Equity borrowing is using the value in your current home or homes to borrow additional funds. It can also be known as Cash Out or Top Up borrowing. People can use the equity in their home:
- to renovate or rebuild a new house
- to purchase personal assets such as a car or furniture
- to borrow funds that will assist in the purchase of an investment property
- to invest in non property assets such as shares
- to consolidate other loans and credit cards into their home loan
One of the main questions we receive in regards to equity borrowing is whether clients have sufficient equity in their current home to enable them to borrow against it. Generally, it is best to borrow against your home without having to pay lender mortgage insurance (LMI). This means your total loan with the additional funds required doesn’t exceed 80% loan to value ratio (LVR). For instance, if your home is valued at $500,000 and your existing loan is $300,000, then the maximum additional funds you can borrow using the equity in your home is $100,000 to avoid LMI.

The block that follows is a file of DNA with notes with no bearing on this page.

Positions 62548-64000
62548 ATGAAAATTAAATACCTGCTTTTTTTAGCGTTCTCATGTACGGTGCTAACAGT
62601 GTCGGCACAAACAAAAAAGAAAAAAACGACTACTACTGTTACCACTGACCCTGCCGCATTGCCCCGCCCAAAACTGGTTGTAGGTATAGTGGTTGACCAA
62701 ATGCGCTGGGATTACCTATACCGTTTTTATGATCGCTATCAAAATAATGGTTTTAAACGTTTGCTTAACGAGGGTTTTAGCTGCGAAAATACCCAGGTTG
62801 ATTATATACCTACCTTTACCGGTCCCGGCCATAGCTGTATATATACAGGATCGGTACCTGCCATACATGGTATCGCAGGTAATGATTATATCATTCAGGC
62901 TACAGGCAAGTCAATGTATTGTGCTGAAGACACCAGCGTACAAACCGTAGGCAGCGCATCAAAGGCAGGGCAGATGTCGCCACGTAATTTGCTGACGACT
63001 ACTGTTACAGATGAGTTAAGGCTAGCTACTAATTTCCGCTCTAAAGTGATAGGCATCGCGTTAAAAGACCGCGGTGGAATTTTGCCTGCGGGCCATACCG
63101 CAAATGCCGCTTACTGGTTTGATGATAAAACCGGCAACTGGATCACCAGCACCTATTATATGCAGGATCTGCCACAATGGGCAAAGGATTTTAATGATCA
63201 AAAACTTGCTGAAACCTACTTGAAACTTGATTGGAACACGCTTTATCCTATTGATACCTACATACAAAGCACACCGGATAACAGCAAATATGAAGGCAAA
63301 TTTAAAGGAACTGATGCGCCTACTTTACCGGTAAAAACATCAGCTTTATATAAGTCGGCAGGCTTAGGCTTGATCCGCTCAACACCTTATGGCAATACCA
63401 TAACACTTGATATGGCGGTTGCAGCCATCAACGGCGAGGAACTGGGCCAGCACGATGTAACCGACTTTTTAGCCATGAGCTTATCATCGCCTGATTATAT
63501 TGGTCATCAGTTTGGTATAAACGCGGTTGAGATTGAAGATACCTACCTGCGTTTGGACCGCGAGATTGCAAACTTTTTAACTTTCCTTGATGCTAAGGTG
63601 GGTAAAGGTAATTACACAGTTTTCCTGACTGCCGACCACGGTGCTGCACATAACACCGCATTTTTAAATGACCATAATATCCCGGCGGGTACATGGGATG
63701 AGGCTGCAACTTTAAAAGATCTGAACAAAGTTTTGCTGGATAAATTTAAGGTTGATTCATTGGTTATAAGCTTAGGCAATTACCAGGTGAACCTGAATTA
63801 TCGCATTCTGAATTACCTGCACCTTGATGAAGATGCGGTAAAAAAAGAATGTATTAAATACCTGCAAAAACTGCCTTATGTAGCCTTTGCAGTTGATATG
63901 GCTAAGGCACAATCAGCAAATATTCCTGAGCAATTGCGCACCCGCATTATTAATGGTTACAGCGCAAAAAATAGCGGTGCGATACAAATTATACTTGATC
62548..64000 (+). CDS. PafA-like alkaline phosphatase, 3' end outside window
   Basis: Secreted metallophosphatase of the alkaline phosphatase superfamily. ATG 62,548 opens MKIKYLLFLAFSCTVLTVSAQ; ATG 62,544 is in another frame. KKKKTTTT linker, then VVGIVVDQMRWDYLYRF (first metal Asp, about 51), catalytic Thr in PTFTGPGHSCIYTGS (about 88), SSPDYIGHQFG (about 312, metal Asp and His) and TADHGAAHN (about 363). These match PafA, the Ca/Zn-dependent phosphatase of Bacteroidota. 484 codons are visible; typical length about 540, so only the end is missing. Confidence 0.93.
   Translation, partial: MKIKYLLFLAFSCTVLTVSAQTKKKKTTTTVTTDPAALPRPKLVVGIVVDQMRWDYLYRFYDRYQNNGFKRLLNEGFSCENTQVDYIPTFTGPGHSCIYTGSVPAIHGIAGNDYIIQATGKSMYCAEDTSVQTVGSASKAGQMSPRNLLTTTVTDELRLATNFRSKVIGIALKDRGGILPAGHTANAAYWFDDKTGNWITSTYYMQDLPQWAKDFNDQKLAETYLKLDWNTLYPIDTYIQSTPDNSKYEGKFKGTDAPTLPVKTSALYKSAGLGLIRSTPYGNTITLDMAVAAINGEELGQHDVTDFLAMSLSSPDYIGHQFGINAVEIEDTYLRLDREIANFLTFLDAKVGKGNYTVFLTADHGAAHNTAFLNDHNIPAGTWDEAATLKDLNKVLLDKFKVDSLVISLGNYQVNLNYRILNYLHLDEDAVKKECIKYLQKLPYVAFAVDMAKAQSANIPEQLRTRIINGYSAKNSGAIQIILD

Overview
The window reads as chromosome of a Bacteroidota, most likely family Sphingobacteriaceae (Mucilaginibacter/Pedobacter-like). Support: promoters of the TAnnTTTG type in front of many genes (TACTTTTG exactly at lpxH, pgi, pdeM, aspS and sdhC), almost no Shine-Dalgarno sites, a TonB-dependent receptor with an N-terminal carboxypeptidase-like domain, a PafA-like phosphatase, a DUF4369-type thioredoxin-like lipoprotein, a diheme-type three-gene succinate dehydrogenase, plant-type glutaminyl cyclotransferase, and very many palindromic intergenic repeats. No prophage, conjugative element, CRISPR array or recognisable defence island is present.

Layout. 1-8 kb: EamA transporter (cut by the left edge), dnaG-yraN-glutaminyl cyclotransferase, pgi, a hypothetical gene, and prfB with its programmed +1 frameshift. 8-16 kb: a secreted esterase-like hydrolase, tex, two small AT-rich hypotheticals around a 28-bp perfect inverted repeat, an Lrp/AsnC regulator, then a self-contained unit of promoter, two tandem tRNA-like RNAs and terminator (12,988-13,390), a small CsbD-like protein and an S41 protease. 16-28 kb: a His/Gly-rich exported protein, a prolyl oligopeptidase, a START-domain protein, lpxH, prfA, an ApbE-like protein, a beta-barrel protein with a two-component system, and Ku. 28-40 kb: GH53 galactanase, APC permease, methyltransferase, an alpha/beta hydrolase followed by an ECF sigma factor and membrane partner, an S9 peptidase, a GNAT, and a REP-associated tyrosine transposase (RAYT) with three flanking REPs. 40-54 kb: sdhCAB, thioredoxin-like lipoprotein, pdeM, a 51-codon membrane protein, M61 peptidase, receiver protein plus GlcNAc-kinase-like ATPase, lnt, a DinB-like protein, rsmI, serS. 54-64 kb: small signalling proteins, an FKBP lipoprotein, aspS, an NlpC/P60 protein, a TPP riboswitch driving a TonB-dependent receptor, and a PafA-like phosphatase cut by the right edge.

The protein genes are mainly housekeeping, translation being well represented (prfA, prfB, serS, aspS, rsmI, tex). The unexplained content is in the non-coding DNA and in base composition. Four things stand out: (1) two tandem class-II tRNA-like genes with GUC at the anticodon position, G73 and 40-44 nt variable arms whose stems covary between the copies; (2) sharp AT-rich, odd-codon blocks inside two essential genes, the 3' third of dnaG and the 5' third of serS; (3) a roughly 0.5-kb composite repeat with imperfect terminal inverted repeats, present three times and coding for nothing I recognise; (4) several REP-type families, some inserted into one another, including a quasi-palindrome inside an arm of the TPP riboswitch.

Most lenders will allow you to borrow up to 90% of the property value but you will incur additional LMI charges.
Servicing and Valuation
Having equity in your home is not enough to guarantee that you can borrow additional money against the home. You will need to demonstrate that you can service the additional borrowings.
Another key aspect of equity borrowing is the value of the property. The lender will arrange for an independent valuer to determine the value of your property. This can be different to what you or a real estate agent estimates the value of your property to be. Using the example above, if $500,000 is your estimated value of your property and the valuation by a valuer returns with a value of $470,000, then the maximum additional funds you can borrow is $76,000 to avoid LMI.
Depending on the type of loan you currently have, in most cases you have the choice of either separating the additional loan funds into a new loan facility or adding it to the existing loan.
In some cases, especially for investment purposes, borrowers may like to have multiple loans against their home or homes. This is sometimes referred to as loan splits. Most lenders offer loans that may be split a number of times. This allows clients to manage their borrowings against specific investment assets or purposes. Additional fees may be payable for splits.
Some lenders have portfolio loans that allow you to have a master loan limit against a home asset or security. This loan then allows you to open multiple sub loan accounts for specific purposes.
Contact Keypoint now to discuss your equity borrowing options.